【South China Morning Post】At 52, Paul Chung landed his first full-time job in life – as a pastry pupil under 18-year-old Lam Chun-ho who also just began his career. Despite the 34-year age gap, they have something in common: both are being employed for the first time after serving time for drug trafficking.
The men work at Le Fournil, a bakery set up as a social enterprise in 2015 by owner Rebekah Chan Mi-ki. More than half of her staff are ex-convicts ranging from former drug traffickers to murderers. “I only employ people who committed serious crimes,” Chan said.
“Many people see no value in employing ex-convicts – [they have] no skills and no qualifications. But if you give them an opportunity, their passion and ability are no worse than any other people.”
Chung and Lam are the exception among former inmates looking to secure a full-time job after prison. According to The Society of Rehabilitation and Crime Prevention – one of the biggest non-governmental organisations providing inmate support services – while 47 per cent of the 5,545 former inmates it reached out to in 2015 were employed, only 20 per cent worked full-time while the rest were part-time workers or in temporary jobs.
Bakery owner Chan, who has 30 years of experience in the industry, said big catering corporations that she worked for would usually only employ a few former convicts for jobs like toilet cleaning, as most did not even have the minimum qualifications.
Chan said it would be impossible for such businesses to take in someone like Paul Chung, now 53, who spent nearly half his life behind bars. He was originally sentenced to death for drug trafficking in Thailand at the age of 24, but had his sentence reduced to imprisonment after pleading guilty.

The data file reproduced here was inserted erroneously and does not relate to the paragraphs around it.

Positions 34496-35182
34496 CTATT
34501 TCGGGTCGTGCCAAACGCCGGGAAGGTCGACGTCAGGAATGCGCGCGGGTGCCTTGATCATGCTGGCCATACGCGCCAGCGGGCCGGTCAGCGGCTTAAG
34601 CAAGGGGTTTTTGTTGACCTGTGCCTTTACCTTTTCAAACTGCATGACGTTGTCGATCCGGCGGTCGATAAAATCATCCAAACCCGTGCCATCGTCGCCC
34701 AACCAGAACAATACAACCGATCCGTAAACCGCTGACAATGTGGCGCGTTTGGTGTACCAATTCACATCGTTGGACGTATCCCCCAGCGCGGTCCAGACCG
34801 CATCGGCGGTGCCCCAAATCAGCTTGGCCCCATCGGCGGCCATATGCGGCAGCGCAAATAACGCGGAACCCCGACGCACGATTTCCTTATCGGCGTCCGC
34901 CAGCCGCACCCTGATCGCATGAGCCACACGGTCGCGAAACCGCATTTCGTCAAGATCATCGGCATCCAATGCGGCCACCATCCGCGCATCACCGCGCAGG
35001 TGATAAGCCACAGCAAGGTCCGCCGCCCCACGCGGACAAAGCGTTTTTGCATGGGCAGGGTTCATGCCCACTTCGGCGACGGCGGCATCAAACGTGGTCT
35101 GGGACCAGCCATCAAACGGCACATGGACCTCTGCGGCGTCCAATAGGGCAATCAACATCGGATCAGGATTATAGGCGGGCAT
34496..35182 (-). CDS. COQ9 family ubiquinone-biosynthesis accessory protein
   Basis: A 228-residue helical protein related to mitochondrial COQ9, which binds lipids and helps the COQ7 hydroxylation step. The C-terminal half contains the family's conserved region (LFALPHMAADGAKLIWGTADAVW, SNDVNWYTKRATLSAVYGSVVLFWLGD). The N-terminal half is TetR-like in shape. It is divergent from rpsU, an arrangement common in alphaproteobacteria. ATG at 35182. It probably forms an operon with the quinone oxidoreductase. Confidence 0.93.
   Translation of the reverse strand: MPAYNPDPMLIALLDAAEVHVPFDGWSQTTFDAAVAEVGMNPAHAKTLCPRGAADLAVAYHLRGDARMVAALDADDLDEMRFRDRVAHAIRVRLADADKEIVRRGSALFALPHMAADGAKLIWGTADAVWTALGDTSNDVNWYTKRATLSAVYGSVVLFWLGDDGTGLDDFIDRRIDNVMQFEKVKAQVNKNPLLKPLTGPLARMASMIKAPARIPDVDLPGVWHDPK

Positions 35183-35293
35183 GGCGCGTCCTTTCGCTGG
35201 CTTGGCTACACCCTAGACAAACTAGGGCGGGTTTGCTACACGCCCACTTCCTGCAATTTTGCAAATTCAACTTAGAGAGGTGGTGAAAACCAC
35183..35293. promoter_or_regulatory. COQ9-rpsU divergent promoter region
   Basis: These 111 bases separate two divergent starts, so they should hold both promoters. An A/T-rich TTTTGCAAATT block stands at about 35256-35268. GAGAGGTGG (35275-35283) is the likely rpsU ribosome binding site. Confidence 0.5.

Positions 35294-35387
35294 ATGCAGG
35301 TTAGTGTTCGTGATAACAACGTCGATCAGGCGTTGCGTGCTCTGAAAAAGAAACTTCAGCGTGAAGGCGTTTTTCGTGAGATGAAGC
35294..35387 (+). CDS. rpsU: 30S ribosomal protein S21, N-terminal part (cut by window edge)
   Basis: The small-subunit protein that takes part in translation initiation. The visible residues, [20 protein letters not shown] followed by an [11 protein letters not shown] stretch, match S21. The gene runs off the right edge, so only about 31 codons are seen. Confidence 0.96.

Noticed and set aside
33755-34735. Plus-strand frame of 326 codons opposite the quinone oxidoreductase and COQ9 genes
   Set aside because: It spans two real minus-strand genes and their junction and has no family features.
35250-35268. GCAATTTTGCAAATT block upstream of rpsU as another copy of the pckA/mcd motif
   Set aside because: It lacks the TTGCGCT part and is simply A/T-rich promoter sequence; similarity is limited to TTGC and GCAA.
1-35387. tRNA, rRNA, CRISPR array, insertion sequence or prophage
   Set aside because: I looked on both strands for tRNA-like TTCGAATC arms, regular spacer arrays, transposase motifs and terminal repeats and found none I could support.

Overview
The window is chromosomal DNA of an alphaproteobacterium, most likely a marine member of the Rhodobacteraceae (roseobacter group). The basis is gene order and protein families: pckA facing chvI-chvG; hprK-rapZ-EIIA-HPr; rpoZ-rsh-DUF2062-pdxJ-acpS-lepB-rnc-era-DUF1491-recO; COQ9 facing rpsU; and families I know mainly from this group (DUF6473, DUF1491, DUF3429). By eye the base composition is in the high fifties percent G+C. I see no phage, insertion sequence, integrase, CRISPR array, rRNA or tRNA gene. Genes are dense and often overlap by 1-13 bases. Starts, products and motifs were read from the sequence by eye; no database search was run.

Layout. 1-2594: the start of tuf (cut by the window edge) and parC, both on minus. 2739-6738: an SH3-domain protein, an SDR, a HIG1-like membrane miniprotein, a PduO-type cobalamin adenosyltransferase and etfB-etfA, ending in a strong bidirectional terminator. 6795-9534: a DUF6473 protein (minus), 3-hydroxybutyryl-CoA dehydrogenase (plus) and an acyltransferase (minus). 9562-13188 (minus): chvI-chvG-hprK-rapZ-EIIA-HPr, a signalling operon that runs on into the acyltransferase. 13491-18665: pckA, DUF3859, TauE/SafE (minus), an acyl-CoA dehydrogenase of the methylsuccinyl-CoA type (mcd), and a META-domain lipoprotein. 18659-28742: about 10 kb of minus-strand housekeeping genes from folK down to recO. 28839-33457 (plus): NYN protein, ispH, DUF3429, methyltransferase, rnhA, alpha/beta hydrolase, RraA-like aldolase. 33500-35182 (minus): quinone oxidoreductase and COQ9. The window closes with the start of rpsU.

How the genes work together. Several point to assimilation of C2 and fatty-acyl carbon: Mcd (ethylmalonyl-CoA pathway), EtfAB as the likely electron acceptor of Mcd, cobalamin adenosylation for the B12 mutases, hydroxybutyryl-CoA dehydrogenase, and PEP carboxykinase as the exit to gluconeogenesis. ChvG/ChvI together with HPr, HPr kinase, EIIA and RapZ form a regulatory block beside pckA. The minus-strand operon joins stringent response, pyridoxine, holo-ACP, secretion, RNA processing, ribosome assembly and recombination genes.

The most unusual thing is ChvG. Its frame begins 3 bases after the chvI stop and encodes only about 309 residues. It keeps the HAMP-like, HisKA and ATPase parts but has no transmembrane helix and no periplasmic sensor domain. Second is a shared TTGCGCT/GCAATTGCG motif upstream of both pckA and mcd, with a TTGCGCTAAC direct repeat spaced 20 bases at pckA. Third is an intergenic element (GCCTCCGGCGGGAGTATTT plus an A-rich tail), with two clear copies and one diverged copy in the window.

Chan went by a different set of standards when she employed Chung last November.
“He is somebody who should have been dead already. So I am certain this man would give his best in his second chance at life,” she said.
Chan’s strong faith in employees who are ex-convicts has been challenged by some senior chefs in the bakery who complained that their colleagues are slow in learning and hard to work with.
One of them, Chan recalled, pressured her to choose between employing him or Chung.
She asked the senior chef to leave.
“I am very grateful,” Chung said of the support and trust he received from Chan. It made him feel accepted by society again.
But his inspiration to become a cookie maker at the bakery was his “sifu” (master) Lam Chun-ho, now 19, who was also jailed for drug trafficking, three years ago.
“It was hard for me to accept that I have to be taught by such a young boy at first,” Chung said. He refused to talk to Lam for months after being assigned under him to learn how to make cookies.
Chung added: “But then I saw him staying back after work and experimenting with recipes on off days, reading books even when he was eating, and attending evening courses after work ... I realised I still have a lot to learn.’’
“I now see the process of making cookies as remaking my own life,” Chung said.
“You have to get the basics right first.”